Yesterday the Fourth Circuit issued a decision in Jaffe v. Samsung, et al. regarding the preservation of existing U.S. patent licensing rights that various semiconductor companies had through cross-licensing with Qimonda AG, a German semiconductor manufacturer going through bankruptcy proceedings in Germany.  The decision does not state whether any standard essential patents (SEPs) were at issue, but does discuss issues of a reasonable and non-discriminatory royalty (RAND), patent “holdup” and prejudice to an industry if existing licensing agreements do not follow the patents through bankruptcy.

Qimonda AG had been one of the largest DRAM manufacturers, having thousands of worldwide patents, including about 4,000 U.S. patents.  Qimonda had entered cross-licensing agreements with competitors “to avoid infringement risks caused by the ‘patent thicket’ resulting from the overlapping patent rights of some 420,000 patents in the semiconductor industry.”

In 2009, Qimonda filed for bankruptcy in Germany.  The bankruptcy trustee, Jaffe, sent letters to the cross-licensed companies invoking a provisoin of German bankruptcy law to declare those cross-licenses “no longer enforceable”.  Some licensees responded that they would invoke protections under Section 365(n) of the U.S. bankruptcy code that allows licensees to retain their rights under existing licenses.

The U.S. bankruptcy and district courts were then asked to balance the rights of parties with the United States’ foreign comity obligations.  The district court ultimately ruled that it would preserve the licensee’s Section 365(n) rights as to U.S. patents, which ruling the Fourth Circuit affirmed in its ruling yesterday.

Holdup.  The court explained a “holdup” concern based, not on SEPs, but infringement assertions of patents generally after “sunk costs” in developing a semiconductor product:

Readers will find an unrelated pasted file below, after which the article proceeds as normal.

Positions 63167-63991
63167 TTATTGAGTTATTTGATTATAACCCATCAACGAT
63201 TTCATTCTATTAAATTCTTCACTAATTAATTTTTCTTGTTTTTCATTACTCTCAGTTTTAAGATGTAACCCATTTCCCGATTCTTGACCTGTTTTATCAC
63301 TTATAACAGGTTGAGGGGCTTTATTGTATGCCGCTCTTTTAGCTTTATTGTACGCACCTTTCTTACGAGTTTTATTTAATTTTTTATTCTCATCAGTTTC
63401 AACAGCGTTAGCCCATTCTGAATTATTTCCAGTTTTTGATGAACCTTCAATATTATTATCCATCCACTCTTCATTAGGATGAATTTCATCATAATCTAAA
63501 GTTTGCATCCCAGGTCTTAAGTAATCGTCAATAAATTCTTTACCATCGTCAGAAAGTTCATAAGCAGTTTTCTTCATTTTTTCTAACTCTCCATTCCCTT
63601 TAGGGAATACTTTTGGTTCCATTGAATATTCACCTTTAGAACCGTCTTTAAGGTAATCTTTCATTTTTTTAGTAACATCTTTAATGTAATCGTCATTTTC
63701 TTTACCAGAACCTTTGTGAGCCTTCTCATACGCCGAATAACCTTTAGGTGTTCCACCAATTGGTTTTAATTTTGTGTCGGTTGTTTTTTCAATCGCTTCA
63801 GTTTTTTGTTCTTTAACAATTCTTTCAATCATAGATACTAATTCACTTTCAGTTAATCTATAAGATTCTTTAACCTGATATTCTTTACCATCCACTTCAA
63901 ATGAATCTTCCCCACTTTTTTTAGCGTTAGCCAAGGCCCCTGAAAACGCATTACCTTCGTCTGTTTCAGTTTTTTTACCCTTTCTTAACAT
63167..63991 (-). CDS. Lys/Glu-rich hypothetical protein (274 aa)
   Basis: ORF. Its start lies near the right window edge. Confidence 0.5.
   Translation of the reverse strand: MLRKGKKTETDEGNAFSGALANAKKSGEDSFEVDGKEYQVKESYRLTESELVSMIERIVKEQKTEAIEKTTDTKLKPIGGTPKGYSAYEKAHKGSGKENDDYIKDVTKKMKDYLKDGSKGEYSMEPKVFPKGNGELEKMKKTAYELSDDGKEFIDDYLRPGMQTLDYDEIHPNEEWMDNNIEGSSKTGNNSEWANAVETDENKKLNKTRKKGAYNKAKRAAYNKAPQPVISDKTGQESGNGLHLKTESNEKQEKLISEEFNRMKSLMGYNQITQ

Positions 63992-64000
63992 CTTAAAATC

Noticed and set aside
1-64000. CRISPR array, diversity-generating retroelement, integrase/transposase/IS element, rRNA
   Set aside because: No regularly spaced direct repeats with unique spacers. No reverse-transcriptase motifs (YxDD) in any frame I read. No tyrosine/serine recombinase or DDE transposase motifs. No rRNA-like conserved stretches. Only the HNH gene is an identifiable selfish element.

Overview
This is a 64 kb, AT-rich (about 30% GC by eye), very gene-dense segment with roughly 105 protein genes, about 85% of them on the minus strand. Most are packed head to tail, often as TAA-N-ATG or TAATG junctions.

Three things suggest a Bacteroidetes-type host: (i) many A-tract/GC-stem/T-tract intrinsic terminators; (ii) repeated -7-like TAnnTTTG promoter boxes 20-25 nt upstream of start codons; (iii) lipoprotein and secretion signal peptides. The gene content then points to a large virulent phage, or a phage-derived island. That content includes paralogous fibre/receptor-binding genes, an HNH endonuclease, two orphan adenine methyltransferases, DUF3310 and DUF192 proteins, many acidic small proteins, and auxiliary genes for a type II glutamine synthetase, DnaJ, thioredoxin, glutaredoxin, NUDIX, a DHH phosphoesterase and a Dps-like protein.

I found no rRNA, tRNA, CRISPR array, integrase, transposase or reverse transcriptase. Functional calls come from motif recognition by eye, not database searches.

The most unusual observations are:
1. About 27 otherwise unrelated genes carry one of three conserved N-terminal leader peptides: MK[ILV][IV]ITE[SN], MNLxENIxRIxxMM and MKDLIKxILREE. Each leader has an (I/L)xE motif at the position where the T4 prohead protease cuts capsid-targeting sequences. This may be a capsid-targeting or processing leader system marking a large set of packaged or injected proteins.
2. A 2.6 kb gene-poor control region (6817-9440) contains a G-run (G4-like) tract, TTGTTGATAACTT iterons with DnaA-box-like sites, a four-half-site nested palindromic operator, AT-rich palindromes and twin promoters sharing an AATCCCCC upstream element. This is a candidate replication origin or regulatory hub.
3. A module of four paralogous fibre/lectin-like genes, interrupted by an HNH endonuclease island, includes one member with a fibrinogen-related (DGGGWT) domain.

The problem of the patent thicket is exacerbated by the enormous costs incurred to bring a new semiconductor product to market.  According to one expert, the price of building a new semiconductor fabrication facility can now exceed $5 billion.  These sunk costs could create a classic “holdup” problem if a new product were ultimately found to infringe someone else’s patent, with the patent’s owner being able to extract a substantially higher royalty after the investment had been made than if a license had been negotiated beforehand. Thus, to avoid this holdup premium and enhance their design freedom, competitors in the semiconductor industry have routinely entered into broad, non-exclusive cross-license agreements with each other, sometimes with the addition of equalizing payments (either up-front payments or so-called running royalties) to account for differences in the size and breadth of the respective patent portfolios.

 RAND.  The Qimonda bankruptcy trustee explained that revocation of existing licenses would include a promise to re-license the patents under a reasonable and non-discriminatory royalty (RAND), to enter good faith negotiations and bring any RAND rate dispute into arbitration proceedings before the World Intellectual Property Organization (WIPO).  The court likened this RAND commitment to those common in technical standard setting organizations (SSOs).  In this instance, the licensor would seek to convert the existing non-monetary cross-licensing terms into a pure monetary RAND rate estimated to give the Qimonda estate about $47 million a year.  In contrast, the existing non-monetary cross-licenses had little value to the bankrupt Qimonda estate since it was no longer in the semiconductor production business.

The licensees responded that, among other things, terminating the existing cross-licenses would “destabiliz[e] the system of licensing that has enabled the extraordinary success of the semiconductor industry” and would have further uncertainty if the patents were sold to another entity that itself goes bankrupt or otherwise does not honor the existing license agreements.  The district court weighed the issues and ruled that the licensees could rely on Section 365(n) to preserve the existing licenses to U.S. patents, and the Fourth Circuit affirmed that ruling as “reasonable.”

The issue of preserving licensing rights through bankruptcy has arisen with standard essential patents (SEPs) as well (see our Rockstar post), though this case illustrates the issue is not unique to SEPs.  This decision does not resolve the issue.  The concurring opinion notes that the decision is only whether the district court’s ruling was a “reasonable” exercise of discretion and not whether the court would reach the same conclusion.  Further, the U.S. government filed an amicus brief in this case seeking to reverse the preservation of licensing rights “on the threshold ground that Section 365(n) cannot constrain the operation of German insolvency law in Germany.”  In contrast, current patent reform legislation seeks to confirm that licensing rights are preserved through bankruptcy (see our November post).